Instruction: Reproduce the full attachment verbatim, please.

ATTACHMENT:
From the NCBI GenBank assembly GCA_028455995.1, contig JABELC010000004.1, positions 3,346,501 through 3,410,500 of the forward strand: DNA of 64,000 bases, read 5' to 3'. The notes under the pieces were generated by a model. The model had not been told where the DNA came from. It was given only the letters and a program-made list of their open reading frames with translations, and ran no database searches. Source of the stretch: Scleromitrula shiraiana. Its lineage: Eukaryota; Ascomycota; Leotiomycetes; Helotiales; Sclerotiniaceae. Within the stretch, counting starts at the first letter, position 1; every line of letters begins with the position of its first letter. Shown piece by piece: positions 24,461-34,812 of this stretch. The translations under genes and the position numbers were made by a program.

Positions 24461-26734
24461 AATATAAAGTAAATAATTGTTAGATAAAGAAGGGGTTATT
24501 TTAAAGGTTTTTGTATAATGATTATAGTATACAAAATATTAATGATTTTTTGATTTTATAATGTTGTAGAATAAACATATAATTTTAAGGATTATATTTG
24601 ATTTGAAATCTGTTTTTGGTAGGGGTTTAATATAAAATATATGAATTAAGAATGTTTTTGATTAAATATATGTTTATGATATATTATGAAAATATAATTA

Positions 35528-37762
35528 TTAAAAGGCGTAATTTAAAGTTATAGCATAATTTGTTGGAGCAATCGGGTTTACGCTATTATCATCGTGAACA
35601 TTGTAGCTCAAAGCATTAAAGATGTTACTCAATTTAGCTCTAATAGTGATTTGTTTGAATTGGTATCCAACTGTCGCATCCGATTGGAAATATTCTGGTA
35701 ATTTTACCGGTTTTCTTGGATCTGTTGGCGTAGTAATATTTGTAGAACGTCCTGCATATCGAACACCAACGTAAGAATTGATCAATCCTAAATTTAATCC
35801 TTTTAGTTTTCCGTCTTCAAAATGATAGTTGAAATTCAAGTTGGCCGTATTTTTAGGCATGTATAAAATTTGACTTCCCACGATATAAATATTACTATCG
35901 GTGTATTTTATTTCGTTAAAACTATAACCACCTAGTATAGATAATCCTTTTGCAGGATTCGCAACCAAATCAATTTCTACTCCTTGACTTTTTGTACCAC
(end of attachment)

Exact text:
From the NCBI GenBank assembly GCA_028455995.1, contig JABELC010000004.1, positions 3,346,501 through 3,410,500 of the forward strand: DNA of 64,000 bases, read 5' to 3'. The notes under the pieces were generated by a model. The model had not been told where the DNA came from. It was given only the letters and a program-made list of their open reading frames with translations, and ran no database searches. Source of the stretch: Scleromitrula shiraiana. Its lineage: Eukaryota; Ascomycota; Leotiomycetes; Helotiales; Sclerotiniaceae. Within the stretch, counting starts at the first letter, position 1; every line of letters begins with the position of its first letter. Shown piece by piece: positions 24,461-34,812 of this stretch. The translations under genes and the position numbers were made by a program.

Positions 24461-26734
24461 AATATAAAGTAAATAATTGTTAGATAAAGAAGGGGTTATT
24501 TTAAAGGTTTTTGTATAATGATTATAGTATACAAAATATTAATGATTTTTTGATTTTATAATGTTGTAGAATAAACATATAATTTTAAGGATTATATTTG
24601 ATTTGAAATCTGTTTTTGGTAGGGGTTTAATATAAAATATATGAATTAAGAATGTTTTTGATTAAATATATGTTTATGATATATTATGAAAATATAATTA

Positions 35528-37762
35528 TTAAAAGGCGTAATTTAAAGTTATAGCATAATTTGTTGGAGCAATCGGGTTTACGCTATTATCATCGTGAACA
35601 TTGTAGCTCAAAGCATTAAAGATGTTACTCAATTTAGCTCTAATAGTGATTTGTTTGAATTGGTATCCAACTGTCGCATCCGATTGGAAATATTCTGGTA
35701 ATTTTACCGGTTTTCTTGGATCTGTTGGCGTAGTAATATTTGTAGAACGTCCTGCATATCGAACACCAACGTAAGAATTGATCAATCCTAAATTTAATCC
35801 TTTTAGTTTTCCGTCTTCAAAATGATAGTTGAAATTCAAGTTGGCCGTATTTTTAGGCATGTATAAAATTTGACTTCCCACGATATAAATATTACTATCG
35901 GTGTATTTTATTTCGTTAAAACTATAACCACCTAGTATAGATAATCCTTTTGCAGGATTCGCAACCAAATCAATTTCTACTCCTTGACTTTTTGTACCAC